The 2013 Boston Marathon bombing, a horrifying event in and of itself, is a reminder of how scary the news can be when misinformation spreads. When explosions first happened, talking heads began speculating on the culprits and dozens of outlets misreported facts. As developments continued to unfold, newspapers, TV stations and other reporters made social media almost unbearable to follow as it became impossible to know what to believe. Most notably, The New York Post misidentified suspects (on the front page, no less) and inflated the number of casualties, while CNN and the AP were lambasted for claiming arrests were imminent or had taken place Wednesday before the FBI and Boston Police had even named who they were/are looking for.
1. Being right is more important than being first.
Being wrong once is a thousand times more damaging to a reputation than being second or third to report the news. After CNN and Fox News misreported the U.S. Supreme Court’s health care decision last year, now everything they say comes with a thought in the back of your mind: “Well, they were wrong before…” Trust takes months or years to earn and minutes to lose.
2. If it’s not your beat, don’t make it your beat.
I’m appalled at sports radio jocks, entertainment reporters and other professionals (especially in cities that aren’t Boston) who suddenly think they need to post a play-by-play on events they don’t normally cover. They’re not going to be reliable sources and their followers/readers/fans who want to hear about playoff games or celebrity gossip are going to be annoyed that they’re getting something else. Feel free to post major/confirmed updates or your own personal reactions but otherwise let the news reporters on the scene do their job.
3. Tweeting like you’re the only one with access to information.
CNN, ABC, AP and CBS News have a combined 15 million followers on Twitter — for starters. Social media users sometimes feel like they must update every human being on earth with every tidbit that gets tweeted, so that even the most casual news consumer feels like they’re being told the same thing all day long.
4. Scanners and dispatch audio are not reliable sources. (Neither are fake Twitter accounts.)
Phony callers, confused authorities on the scene, honest mistakes in the heat of the moment — just because something’s on a police scanner, doesn’t mean it’s true. Slate points out an interesting phenomenon on Friday where false information that Twitter was getting from the scanner was actually false information that the police on the scanner had gotten from Twitter, including updates from fake accounts.
5. Information, whether true or not, can sometimes cost lives.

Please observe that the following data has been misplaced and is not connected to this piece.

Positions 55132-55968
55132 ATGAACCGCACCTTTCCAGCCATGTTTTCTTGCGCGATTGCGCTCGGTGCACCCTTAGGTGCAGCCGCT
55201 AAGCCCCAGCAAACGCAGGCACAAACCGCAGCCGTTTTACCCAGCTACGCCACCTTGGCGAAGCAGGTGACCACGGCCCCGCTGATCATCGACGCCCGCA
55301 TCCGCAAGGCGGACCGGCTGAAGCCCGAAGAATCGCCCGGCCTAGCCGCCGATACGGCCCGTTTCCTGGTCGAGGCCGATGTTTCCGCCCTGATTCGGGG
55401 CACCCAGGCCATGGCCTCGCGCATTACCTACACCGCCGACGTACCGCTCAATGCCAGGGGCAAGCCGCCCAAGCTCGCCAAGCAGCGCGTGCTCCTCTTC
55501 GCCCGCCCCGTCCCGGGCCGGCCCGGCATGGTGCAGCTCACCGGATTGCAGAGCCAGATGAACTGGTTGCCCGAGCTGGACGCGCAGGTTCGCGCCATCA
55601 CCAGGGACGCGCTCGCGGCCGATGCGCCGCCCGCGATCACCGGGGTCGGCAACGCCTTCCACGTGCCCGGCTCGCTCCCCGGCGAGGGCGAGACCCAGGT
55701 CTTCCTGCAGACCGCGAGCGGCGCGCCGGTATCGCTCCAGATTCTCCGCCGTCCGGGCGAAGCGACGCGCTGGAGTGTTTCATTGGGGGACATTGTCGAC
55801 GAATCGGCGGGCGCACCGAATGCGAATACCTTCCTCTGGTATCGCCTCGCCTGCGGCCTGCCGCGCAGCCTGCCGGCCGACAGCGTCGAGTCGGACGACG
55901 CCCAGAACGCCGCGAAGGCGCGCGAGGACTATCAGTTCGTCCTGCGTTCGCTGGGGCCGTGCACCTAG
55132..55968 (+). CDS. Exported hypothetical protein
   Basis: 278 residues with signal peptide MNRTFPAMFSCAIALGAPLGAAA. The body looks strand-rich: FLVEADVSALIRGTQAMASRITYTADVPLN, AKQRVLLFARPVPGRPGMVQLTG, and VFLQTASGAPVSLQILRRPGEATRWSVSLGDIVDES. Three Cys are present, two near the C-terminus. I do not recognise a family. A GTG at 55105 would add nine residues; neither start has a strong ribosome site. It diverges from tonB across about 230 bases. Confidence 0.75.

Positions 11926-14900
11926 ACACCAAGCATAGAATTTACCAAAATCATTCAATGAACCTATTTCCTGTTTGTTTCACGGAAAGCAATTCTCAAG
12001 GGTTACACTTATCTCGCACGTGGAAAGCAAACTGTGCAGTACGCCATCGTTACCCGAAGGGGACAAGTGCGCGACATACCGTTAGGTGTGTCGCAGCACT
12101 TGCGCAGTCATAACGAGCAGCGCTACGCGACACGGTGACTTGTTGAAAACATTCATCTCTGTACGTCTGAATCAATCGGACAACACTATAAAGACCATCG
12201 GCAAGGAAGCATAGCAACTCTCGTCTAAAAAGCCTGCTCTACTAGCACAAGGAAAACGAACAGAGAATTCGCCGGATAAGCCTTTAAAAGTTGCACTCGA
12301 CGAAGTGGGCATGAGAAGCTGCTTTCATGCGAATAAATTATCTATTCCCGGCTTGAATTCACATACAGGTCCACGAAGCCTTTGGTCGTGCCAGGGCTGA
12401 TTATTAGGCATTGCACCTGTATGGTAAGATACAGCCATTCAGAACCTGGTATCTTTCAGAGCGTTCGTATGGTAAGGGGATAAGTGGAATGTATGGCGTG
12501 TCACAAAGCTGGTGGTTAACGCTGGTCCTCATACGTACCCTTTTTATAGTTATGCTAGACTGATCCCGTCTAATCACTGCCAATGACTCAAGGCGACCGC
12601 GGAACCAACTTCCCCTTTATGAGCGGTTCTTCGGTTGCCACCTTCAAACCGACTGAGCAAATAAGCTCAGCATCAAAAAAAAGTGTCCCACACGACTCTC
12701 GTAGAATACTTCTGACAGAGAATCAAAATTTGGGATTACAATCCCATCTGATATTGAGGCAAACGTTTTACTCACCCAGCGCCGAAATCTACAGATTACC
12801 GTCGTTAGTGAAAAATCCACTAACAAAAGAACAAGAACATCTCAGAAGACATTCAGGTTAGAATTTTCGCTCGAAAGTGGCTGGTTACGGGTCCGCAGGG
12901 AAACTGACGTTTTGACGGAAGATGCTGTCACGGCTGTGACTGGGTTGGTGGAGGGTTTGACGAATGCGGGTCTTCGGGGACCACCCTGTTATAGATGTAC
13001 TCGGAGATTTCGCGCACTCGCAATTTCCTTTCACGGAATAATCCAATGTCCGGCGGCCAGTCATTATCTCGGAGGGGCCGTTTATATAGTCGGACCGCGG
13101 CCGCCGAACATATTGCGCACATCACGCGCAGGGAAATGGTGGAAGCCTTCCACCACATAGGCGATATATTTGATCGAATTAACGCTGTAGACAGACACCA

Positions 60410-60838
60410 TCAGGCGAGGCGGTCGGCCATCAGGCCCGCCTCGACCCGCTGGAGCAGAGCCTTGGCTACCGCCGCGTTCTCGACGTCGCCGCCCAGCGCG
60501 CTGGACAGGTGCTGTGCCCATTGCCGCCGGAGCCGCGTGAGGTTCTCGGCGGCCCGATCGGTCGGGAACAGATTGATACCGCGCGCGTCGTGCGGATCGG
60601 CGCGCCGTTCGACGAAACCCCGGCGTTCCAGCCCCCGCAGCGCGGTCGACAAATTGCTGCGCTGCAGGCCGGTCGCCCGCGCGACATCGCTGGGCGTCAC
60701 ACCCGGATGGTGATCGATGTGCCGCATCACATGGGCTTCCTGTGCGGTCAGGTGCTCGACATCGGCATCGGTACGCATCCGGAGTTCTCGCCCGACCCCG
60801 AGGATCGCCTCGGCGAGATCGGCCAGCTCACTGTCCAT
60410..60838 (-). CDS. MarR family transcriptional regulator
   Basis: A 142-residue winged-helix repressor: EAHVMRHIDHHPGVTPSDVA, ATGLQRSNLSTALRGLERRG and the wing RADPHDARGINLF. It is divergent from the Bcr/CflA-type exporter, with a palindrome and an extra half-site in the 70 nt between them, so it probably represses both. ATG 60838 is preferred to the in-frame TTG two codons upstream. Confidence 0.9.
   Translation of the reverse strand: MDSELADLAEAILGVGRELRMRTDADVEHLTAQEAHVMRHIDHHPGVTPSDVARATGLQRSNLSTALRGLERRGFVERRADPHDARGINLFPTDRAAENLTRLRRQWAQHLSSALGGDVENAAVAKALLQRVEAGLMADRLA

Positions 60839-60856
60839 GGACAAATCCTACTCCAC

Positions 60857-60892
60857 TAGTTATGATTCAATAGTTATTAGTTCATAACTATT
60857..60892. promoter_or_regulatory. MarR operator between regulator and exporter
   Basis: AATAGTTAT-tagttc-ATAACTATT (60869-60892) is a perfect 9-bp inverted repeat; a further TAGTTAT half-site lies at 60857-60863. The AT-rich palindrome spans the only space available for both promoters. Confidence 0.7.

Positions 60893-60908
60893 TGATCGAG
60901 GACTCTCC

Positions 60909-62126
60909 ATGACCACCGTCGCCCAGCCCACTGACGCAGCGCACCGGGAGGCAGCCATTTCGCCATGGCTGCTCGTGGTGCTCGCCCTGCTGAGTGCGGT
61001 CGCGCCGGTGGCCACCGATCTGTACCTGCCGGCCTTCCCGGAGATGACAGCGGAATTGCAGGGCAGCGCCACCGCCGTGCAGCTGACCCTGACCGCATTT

During a manhunt or a standoff, sharing information about law enforcement locations or maneuvers can tip off the suspects. It’s 2013, so keep in mind they have smartphones and TVs, too. They can see everything that we’re saying about them — and they may thus take action that costs the lives of people who didn’t need to die.
6. “Sources,” “rumors,” “reports” are not the same as “official,” “confirmed,” and “announced.”
Every newspaper, TV station, radio station or news site is aiming to do two things: Inform their audience, and grow their audience. Sometimes to grow their audience (see: make money), they’ll stretch the length of a story or jump on it early with flimsy information. In the case of Boston and the Newtown shootings, “sources” that were incorrect led to false information spreading and innocent people being unfairly accused of crimes.
7. Breaking news that’s already broken.
You woke up at 7 a.m. and you’re just now reading a story that started at midnight? Don’t update everyone on the last seven hours. The world doesn’t revolve around your sleep schedule. That said, major brands still sometimes make the mistake of posting tweets about “breaking news” that a) they didn’t break and b) has been circulating for more than half an hour. When news moves at the speed of social media, breaking news is usually broken within 10 minutes.
8. Twitter is like the “telephone” game.
“Police are looking for a suspect who is wearing a baseball hat” can quickly turn into “Police have arrested a Boston Red Sox fan” if you’re not careful. Especially when limited by 140 characters, details get left out or changed for the sake of brevity. So when you tweet based on another person’s tweeted info, keep in mind they might’ve based theirs on another tweet and so on… consider it the 21st century version of the “telephone” game.